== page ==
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Soil HealthSoil Health Resource GuideWater

Cover Crops and Water Quality

By July 3, 2023July 26th, 2023No Comments

Water quality issues are both complicated and widespread and because everyone of us depends on clean water for drinking, these issues are important to all of us. Cover crops can address water quality and quantity issues in many ways including:

  • Reduction of water erosion and thus sedimentation and pesticide pollution by reducing the destructive impact of a raindrop hitting bare soil.
  • Increased water infiltration rates into the soil through established root channels, reduced compaction, and increased soil aggregate stability.
  • Reduction of wind erosion by reducing wind speed at the ground and the living roots holding the soil together.
  • Reduction of nutrient runoff and leaching by taking up excess soil nutrients after a cash crop has been harvested. This is critical for areas with higher nitrogen application rates (corn) coupled with sandy soils and high water tables.
  • Increased biological health and activity in the soil, including earthworms and mycorrhizal fungi populations. These organisms increase infiltration and nutrient cycling.
  • Better weed suppression from cover crops reduces the intensity and the frequency of herbicide applications, which leads to less herbicide pollution in water sources.
little boys holding up huge turnips and radishes, two great cover crops for building healthy soil

Cover crops like radishes and turnips can be very effective in sequestering carry over nutrients, as well as holding the soil in place to prevent erosion and sedimentation pollution of our water sources.

A specific example of how soil health management techniques can improve and protect water is Nebraska’s Shell Creek Project. Shell Creek covers almost 110 miles and drains more than 300,000 acres of farmland in east-central Nebraska. Over the years, Atrazine, a common herbicide used to kill weeds, polluted the stream, impairing the aquatic life and overall health of the watershed. In 2006, the Environmental Protection Agency (EPA) designated the waters as impaired due to its high concentration.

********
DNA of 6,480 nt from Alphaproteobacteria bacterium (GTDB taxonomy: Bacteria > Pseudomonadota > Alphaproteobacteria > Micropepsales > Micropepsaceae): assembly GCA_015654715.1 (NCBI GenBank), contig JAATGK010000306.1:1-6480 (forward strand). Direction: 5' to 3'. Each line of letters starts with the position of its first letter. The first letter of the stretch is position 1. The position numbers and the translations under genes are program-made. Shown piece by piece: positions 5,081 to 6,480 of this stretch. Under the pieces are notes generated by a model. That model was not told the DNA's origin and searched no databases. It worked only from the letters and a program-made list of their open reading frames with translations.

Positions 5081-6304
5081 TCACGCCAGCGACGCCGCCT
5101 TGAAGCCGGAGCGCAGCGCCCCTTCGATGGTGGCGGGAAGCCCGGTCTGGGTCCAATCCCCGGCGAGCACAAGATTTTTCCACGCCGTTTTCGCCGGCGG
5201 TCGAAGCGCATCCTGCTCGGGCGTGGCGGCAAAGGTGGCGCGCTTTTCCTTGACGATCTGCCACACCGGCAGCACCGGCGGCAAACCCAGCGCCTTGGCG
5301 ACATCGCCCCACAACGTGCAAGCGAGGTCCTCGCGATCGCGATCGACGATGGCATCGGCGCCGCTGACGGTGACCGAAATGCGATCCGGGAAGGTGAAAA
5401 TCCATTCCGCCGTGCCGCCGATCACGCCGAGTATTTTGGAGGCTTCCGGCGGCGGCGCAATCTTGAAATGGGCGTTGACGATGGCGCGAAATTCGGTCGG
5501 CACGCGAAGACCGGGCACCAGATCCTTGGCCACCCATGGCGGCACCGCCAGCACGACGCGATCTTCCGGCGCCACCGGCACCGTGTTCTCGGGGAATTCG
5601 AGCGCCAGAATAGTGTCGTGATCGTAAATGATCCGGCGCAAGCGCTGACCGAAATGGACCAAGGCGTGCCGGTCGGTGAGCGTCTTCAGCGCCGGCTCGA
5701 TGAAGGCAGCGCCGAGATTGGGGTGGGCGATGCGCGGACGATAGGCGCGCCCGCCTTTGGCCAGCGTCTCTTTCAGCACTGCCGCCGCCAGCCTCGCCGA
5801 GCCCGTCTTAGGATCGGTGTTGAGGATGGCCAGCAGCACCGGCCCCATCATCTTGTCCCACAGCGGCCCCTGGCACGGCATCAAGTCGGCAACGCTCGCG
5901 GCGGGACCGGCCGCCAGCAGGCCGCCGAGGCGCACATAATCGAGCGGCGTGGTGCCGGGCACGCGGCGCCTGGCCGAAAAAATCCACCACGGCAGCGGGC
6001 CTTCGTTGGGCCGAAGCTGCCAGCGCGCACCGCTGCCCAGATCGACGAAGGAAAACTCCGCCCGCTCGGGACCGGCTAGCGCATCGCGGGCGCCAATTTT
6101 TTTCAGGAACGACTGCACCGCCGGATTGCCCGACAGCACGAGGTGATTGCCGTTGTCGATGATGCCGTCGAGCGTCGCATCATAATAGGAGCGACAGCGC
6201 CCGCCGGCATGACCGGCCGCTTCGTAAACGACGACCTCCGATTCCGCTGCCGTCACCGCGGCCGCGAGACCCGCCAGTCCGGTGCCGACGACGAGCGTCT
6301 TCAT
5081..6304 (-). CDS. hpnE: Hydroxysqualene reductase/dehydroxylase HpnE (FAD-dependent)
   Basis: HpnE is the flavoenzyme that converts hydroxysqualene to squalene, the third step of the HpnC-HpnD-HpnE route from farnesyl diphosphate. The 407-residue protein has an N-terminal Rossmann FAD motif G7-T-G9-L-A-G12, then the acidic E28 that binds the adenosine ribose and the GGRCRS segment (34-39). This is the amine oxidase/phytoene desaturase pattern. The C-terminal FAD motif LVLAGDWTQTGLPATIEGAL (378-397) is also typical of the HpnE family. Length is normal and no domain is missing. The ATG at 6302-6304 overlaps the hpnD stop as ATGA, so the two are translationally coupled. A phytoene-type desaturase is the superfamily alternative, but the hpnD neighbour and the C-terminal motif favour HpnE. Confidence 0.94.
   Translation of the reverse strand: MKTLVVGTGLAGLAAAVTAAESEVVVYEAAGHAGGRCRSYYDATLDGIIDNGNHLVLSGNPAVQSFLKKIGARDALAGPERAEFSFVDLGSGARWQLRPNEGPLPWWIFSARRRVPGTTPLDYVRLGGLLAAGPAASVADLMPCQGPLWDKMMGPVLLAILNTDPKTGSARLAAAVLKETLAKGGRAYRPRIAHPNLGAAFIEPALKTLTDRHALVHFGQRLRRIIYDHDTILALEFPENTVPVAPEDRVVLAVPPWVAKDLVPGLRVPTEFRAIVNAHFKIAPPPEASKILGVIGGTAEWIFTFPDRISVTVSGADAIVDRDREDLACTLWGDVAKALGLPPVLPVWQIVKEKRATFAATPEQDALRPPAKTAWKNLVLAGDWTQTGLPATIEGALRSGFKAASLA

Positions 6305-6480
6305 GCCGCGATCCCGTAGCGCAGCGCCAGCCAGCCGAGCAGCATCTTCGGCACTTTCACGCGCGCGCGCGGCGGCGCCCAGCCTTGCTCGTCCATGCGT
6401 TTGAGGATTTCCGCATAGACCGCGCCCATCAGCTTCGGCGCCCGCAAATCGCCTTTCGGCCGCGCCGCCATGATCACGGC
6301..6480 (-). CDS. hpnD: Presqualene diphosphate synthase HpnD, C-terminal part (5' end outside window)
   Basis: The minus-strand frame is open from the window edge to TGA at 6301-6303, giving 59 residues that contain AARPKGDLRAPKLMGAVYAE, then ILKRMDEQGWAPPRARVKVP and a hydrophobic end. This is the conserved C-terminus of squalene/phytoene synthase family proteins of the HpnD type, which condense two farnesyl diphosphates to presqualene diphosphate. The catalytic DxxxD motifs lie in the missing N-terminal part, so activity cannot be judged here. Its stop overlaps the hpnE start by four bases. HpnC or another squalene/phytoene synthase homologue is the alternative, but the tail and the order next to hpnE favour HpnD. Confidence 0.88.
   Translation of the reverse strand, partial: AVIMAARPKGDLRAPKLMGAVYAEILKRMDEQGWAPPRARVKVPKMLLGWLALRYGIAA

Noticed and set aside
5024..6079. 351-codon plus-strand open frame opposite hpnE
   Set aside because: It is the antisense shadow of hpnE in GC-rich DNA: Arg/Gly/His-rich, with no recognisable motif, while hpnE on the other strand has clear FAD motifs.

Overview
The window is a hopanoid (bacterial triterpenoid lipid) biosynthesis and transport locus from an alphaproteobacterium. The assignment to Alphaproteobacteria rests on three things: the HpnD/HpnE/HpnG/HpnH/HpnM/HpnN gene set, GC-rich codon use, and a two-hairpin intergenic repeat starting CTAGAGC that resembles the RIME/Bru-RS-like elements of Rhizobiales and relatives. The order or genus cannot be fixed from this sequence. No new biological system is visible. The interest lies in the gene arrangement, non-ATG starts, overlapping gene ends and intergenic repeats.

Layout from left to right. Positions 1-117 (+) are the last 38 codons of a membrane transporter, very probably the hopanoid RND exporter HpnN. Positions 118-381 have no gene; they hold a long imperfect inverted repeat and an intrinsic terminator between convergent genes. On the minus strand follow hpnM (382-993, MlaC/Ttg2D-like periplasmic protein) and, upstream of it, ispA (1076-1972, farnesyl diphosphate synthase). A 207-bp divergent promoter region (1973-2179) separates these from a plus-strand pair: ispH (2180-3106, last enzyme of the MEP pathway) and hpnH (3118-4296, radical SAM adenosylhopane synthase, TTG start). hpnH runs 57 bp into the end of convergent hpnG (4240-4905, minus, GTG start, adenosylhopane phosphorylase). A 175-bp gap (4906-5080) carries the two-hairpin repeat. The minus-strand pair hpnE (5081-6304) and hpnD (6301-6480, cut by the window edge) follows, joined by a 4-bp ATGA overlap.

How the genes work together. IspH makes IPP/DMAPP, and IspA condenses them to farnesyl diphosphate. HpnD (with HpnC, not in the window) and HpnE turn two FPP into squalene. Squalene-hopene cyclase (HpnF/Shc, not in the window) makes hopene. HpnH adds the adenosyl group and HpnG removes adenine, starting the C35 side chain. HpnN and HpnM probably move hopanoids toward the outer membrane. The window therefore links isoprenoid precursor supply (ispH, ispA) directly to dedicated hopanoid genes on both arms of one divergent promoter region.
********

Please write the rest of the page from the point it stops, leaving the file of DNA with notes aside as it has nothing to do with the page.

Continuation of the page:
Thanks to a comprehensive watershed management plan that employed soil saving and building techniques, such as no-till farming, cover crops and filter and buffer strips, Shell Creek’s water and aquatic life are now the healthiest they’ve been in decades. In 2018, the watershed made national history as the first stream to be delisted from the EPA’s ‘Impaired Waters’ list. This accomplishment took more than 12 years to accomplish and was a collaboration of the Shell Creek Watershed Improvement Group (SCWIG), the Lower Platte North Natural Resources District, the Nebraska Department of Environmental Quality, USDA Natural Resources Conservation Service, EPA, local agricultural producers, and other project partners.

picture looking at the banks of the restored shell creek with its improved water quality.

Better water quality in Nebraska’s Shell Creek is the result of the adoption of soil health management practices by the farmers in the watershed. We can clean up our water sources!

“I grew up a quarter mile away from Shell Creek and my siblings and I spent a lot of time there,” said SCWIG co-chairman Matt Bailey. “It’s a great feeling to think that my kids will be able to see the shells I didn’t see in the creek. The stewardship of this water is the responsibility of all of us as producers and landowners. Getting it delisted is a testimony to all our efforts within SCWIG and especially those who put management practices on their own farms. They’re the reason this is becoming a reality.”

More than 240 landowners participated in the program, putting more than 340 conservation practices on the land, with an emphasis on no-till farming and cover crops.  Governor Pete Rickets summed it up nicely at the delisting ceremony held near Schuyler, NE on June 15, 2018 by saying, “This is the perfect example of how Nebraskans pull together to solve our common challenges. Working together, local community leaders collaborated with state and federal agencies, and together they are accomplishing their goals of cleaning up the watershed and being good stewards of our natural resources.”   

THIS ARTICLE CAN BE FOUND ON PAGE 23 OF THE SOIL HEALTH RESOURCE GUIDE: VERSION 9

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